Microsoft Flight Simulator update could lead to a virtual space shuttle

In a recent behind-the-scenes video, the head of Microsoft Flight Simulator Jorg Neumann took a field trip Smithsonian National Air and Space Museum in Washington, D.C. The stated purpose was to promote the game 40th Anniversary Update, which will add iconic planes like the Spirit of St. Louis and the Wright Flyer to the game in November. Speaking to Polygon a few days prior, Neumann also revealed that he and his team were considering an even bigger addition — the space shuttle Discovery.

“I flew to Washington and had this exact conversation with people who actually have a space shuttle,” Neumann told Polygon in an interview. “I have to sign an agreement and it will take some time. But, fundamentally speaking, can we? Should we? I think we should.”

Microsoft Flight SimulatorThe 40th Anniversary Edition will be a free update for the base game. It will feature a number of new aircraft, including those mentioned above, as well as a huge upgrade to its already robust physics system. This is called the “Fluid Dynamics Simulation” module, and it is extremely important for the implementation of two new types of aircraft: helicopters and gliders.

Fixed-wing aircraft — the majority of which can be flown by Microsoft Flight Simulator currently – generating lift by flying into the wind, using the powerful thrust generated by an engine to create forward speed that pulls an aircraft off the ground and into the air. Rotary wing aircraft, including helicopters, operate very differently. While the vehicle itself remains stationary, the helicopter’s engine spins its wings – called rotors – around the airframe to generate lift. The rotors can be adjusted so that the lift axis can be tilted forwards and backwards, or side to side, to give the vehicle speed. This style of flight requires a completely different and much more complex physics simulation, hence the November update.

Gliders require even more subtlety to simulate virtually. This is because these planes have no engine at all. Instead, pilots must rely on the air around them to contribute both to speed and elevator to their cells. Neumann understands gliders on a deep level. In fact, he started riding them in his tweens.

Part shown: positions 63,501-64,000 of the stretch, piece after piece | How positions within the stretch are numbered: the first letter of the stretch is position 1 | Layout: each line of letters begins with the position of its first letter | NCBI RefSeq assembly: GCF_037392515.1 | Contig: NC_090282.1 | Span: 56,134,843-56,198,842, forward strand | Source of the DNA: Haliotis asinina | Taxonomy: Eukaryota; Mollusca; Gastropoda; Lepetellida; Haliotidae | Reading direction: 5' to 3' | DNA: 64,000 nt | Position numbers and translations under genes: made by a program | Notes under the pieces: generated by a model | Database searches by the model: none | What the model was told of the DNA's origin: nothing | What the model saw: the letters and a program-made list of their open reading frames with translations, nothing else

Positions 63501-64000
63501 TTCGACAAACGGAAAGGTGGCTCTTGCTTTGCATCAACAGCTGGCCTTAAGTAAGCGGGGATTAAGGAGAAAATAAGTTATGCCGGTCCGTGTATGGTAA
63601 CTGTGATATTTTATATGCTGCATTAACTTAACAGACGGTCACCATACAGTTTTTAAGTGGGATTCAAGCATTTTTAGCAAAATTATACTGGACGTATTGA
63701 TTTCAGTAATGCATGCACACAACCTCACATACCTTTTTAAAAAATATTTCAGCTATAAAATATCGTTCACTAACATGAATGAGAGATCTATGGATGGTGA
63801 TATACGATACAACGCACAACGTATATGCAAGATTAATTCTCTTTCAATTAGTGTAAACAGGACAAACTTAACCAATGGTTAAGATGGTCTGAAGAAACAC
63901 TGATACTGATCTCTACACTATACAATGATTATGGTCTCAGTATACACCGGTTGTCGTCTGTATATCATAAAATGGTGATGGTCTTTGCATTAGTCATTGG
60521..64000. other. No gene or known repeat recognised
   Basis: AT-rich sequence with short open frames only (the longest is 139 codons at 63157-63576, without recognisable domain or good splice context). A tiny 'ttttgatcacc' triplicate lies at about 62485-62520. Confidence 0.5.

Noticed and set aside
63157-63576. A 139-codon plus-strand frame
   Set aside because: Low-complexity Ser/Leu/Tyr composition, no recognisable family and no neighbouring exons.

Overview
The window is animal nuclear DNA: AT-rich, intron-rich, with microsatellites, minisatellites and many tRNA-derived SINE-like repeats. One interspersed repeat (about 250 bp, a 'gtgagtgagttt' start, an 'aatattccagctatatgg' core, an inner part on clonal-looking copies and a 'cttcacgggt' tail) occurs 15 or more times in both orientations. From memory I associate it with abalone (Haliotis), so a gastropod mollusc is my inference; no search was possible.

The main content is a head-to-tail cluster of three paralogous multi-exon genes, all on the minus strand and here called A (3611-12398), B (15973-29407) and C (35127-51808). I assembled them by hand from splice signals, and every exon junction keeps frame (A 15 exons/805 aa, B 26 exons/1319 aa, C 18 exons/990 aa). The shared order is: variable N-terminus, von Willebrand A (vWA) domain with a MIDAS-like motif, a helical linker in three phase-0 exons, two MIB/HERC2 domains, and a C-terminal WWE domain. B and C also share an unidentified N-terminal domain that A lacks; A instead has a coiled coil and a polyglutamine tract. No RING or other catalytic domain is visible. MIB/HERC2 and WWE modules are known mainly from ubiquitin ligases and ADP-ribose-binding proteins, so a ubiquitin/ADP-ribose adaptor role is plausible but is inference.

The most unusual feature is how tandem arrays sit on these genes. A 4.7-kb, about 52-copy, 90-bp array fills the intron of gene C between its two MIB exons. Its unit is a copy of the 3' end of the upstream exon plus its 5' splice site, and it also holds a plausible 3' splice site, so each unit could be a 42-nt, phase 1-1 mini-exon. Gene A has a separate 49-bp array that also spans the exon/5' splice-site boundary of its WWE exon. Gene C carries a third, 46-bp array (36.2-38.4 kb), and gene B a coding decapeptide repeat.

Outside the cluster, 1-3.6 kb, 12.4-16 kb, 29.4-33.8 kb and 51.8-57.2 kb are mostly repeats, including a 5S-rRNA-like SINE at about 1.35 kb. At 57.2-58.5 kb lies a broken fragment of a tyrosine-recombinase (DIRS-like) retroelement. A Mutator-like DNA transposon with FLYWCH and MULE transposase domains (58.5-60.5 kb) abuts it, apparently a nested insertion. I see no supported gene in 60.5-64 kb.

“That’s actually how I grew up,” Neumann said. “They teach you to look for certain kinds of cloud chains that spin a certain way. It’s hard to say, but when you fly there, that’s where the air spirals up, and you can fly your glider there and spiral it in. That’s how you gain altitude because the thing has no motor. […] You have to read the air, which is a little different from what we’ve done so far.

Things get a bit trickier when trying to land a glider. Since there’s no motor to propel you out of a bad landing, you essentially only get one hit to hit the runway. Miscalculate and you’ll have to lose weight – in the form of ballast, usually water – in order to gain enough lift to try and land somewhere else.

“I remember coming to a pitch,” Neumann said. “I missed the airport, as often. All you see are trees and fields and you think to yourself, OKAY. And sometimes I had to drop water to get over the trees just to land.

Once Microsoft Flight Simulator can accommodate gliders, it can accommodate the most sophisticated glider ever made, the space shuttle.

As NASA’s reusable launch vehicle soared into orbit atop huge liquid-fueled rockets, it returned to Earth without any power, streaking through the upper atmosphere at 16,000 miles per hour before slowing to a paltry 215 miles per hour on touchdown. And – unlike baby Jorg Neumann cruising the Rhine – the shuttle pilots had no ballast to drop or nearby terrain large enough for a crash landing.

There are no firm plans in place at this time to bring Space Shuttle Discovery to Microsoft Flight Simulator. But, after the November update, the platform will have everything it needs – hopefully including a deal with the Air and Space Museum – to make it happen.

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